Peru: oil company poised to enter uncontacted tribes’ territory

An Anglo-French oil company is poised to send more than 1,000 workers into a remote part of the Peruvian Amazon inhabited by uncontacted indigenous tribes. The company, Perenco, has just been given the go-ahead from the Peruvian government to drill for oil in the region. It is estimated to be the biggest oil discovery in Peru in 30 years.

Perenco denies the existence of uncontacted tribes in the area, despite confirmation of their existence by Peru’s government, Ecuador’s government, the company that used to work in the area (Barrett Resources), and Peru’s indigenous organizations. Ecuador’s government has even allocated $38,000 to protect the tribes, and Barrett admitted contact with them was “probable.”

Peru’s Amazonian indigenous organization, AIDESEP, is opposed to Perenco’s plans. It has appealed to Latin America’s top human rights body, the Inter-American Commission on Human Rights, urging it to help prevent Perenco working in the region.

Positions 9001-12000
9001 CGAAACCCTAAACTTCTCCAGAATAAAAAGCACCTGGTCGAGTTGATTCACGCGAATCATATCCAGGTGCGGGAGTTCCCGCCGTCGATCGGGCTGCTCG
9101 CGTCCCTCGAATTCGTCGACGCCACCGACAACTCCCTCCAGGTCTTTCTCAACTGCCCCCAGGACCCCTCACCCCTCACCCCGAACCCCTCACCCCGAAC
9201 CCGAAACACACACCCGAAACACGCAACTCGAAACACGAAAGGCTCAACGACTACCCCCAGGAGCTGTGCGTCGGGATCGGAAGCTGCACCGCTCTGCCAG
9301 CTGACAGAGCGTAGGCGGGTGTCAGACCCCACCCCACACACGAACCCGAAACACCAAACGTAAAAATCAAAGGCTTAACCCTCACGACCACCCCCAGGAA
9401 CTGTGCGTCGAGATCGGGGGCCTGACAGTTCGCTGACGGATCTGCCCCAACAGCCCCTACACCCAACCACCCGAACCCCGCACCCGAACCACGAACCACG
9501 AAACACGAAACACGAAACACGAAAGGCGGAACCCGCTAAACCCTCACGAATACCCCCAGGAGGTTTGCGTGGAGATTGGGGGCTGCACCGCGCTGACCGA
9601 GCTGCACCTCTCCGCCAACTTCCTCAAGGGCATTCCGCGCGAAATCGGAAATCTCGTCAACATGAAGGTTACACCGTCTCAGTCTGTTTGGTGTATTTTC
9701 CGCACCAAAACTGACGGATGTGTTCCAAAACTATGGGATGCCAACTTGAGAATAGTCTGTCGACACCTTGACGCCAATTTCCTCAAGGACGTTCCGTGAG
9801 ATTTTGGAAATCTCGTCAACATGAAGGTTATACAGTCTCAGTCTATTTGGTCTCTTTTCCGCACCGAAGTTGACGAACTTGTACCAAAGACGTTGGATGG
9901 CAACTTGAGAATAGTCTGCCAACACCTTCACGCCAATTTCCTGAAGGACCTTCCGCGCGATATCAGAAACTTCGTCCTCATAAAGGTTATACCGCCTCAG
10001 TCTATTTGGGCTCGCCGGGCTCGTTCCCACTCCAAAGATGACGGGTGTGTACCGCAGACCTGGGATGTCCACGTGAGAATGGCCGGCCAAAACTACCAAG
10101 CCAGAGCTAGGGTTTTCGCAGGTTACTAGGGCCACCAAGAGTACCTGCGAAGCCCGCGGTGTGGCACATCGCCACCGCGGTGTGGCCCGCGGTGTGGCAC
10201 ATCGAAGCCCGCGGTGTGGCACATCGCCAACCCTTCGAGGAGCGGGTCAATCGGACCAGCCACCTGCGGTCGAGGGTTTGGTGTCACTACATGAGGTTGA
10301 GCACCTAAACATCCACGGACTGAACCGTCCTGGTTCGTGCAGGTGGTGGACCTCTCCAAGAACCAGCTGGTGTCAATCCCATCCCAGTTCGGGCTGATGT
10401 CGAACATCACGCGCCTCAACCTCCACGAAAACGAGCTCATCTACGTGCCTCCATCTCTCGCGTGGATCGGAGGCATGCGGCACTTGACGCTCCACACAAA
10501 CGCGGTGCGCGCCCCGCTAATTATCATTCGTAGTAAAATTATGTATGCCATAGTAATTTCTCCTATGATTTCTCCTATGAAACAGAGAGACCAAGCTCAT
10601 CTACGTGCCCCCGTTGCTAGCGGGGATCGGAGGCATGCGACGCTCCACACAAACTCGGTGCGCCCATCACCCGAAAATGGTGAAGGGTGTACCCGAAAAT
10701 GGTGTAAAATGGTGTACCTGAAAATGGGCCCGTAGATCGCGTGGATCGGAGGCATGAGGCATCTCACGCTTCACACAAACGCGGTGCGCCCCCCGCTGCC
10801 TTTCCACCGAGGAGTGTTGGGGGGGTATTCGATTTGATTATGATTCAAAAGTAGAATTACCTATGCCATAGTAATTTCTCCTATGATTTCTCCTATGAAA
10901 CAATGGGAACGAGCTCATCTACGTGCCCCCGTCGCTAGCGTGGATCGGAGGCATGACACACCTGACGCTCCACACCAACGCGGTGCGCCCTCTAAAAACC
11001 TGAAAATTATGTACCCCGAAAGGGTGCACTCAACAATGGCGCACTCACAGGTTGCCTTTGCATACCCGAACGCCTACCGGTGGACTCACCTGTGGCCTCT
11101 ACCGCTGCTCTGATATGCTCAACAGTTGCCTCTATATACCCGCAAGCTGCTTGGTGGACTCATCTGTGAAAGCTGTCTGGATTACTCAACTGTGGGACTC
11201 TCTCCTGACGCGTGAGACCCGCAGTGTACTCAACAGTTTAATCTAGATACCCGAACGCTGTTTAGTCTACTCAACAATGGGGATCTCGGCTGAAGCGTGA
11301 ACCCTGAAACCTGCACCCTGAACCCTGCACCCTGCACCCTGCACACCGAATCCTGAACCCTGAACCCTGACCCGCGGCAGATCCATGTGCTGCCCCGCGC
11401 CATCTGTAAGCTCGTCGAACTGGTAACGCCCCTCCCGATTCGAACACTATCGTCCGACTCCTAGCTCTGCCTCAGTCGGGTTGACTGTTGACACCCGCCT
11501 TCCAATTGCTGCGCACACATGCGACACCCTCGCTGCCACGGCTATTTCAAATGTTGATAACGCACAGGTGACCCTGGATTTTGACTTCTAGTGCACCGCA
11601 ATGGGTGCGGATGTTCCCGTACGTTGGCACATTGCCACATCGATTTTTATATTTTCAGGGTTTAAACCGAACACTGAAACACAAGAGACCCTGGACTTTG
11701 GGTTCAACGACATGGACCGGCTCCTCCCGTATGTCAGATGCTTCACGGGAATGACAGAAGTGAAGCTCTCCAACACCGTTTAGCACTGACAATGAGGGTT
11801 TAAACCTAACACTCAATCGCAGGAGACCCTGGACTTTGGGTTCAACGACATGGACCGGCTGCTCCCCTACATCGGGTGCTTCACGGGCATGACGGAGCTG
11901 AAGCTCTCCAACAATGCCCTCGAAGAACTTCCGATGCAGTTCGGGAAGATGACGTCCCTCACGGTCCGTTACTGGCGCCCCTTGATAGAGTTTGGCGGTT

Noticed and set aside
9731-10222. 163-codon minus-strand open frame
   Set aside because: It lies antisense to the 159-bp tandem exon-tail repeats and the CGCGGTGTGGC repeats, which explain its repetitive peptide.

Despite this, Perenco intends to construct 14 oil wells and transport between 1,400 and 1,680 workers into the area. Contact between them and uncontacted Indians could end in violent conflict or the decimation of the Indians by disease.

Survival International’s director, Stephen Corry, said, “Perenco seems determined both to push ahead with its mega-project, and also to deny that the uncontacted Indians even live there. It ought by now to realise that the seemingly isolated jungle it is operating in is actually the ancestral home of several Indian groups, who will very likely see its workers as invaders. Everyone else has acknowledged this, including Perenco’s predecessor.”

From Survival International, Jan. 7

See our last posts on Peru and the struggle for the Amazon.